Train companies have admitted overcharging thousands of passengers caught fare dodging.

Industry body the Rail Delivery Group (RDG) says eight train companies, including Govia Thameslink Railway and London Northwestern, punished ticketless travellers too harshly by not implementing a rule change made in April last year.

The new legislation reduced the correct punishment for some fare dodgers depending on the time of their journey.

Up to 10,000 passengers could have been affected by the mistake, which was only discovered last month and led to tens of thousands of pounds being unfairly demanded by ticket inspectors.

London Northwestern Railway estimates it overcharged 2,700 people by a total of £12,000.

Sean McBroom, head of on board for London Northwestern Railway, said: "Following incorrect guidance issued in April 2018 we estimate 2,700 fare-dodgers received the wrong penalty after not paying for their journey. The average penalty was around £4.40 extra per person.

"We are reviewing all penalty fares issued in this period to arrange refunds wherever possible."

The RDG said it has conducted an investigation and will ensure train staff are properly trained.

Around half of people affected will be issued refunds for the amount they were overcharged, but in many cases the train companies do not have fare dodgers' full contact details.

Posters will be displayed at stations in the coming weeks to advise anyone who thinks they may be owed money to get in touch with the relevant operator.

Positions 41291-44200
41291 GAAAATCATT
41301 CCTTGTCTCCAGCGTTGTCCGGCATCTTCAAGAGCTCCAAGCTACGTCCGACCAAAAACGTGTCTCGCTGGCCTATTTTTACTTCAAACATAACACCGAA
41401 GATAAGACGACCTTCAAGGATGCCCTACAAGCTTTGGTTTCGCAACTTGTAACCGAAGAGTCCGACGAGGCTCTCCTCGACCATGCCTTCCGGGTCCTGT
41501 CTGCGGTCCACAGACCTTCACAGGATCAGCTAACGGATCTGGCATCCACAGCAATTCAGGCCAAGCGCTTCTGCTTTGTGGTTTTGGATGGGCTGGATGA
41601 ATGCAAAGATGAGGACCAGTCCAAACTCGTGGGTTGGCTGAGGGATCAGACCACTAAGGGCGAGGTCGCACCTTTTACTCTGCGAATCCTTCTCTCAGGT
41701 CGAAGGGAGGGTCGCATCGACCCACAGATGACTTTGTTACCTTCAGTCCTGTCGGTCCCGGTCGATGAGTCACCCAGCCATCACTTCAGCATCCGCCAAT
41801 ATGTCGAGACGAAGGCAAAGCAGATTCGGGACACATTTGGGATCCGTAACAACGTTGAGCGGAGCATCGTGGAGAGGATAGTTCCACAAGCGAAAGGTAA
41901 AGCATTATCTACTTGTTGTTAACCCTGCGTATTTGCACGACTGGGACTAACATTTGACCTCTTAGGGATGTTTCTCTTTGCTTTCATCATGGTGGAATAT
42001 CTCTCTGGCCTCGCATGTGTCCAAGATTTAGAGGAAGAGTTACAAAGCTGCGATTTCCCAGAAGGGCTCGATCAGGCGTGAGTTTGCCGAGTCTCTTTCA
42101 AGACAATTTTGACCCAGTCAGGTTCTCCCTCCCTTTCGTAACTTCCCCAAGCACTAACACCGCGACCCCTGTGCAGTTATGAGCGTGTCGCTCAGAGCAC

An RDG spokesman said: "When people haven't paid to travel, it's important for train companies to take a firm but fair approach because fare dodging denies the railway around £200 million a year which could otherwise be invested to improve services for all passengers.

"People who have been charged a penalty fare shouldn't be overcharged, though.

"We have investigated this issue and will ensure that staff have the right advice and people affected are reimbursed quickly and easily."

On routes where penalty fares apply, passengers must buy a ticket before boarding a train at stations where there is an open ticket office or a functioning ticket machine.

If a ticket inspector catches anyone who avoids doing this, they can issue them with a penalty fare notice.

Penalty fares are £20 or twice the appropriate single fare, whichever is higher.

The single fare was previously based on the price of a ticket valid at any time of day.

But since April last year the price of off-peak fares should be applied if the tickets were available for the journey taken.

Thameslink has been approached.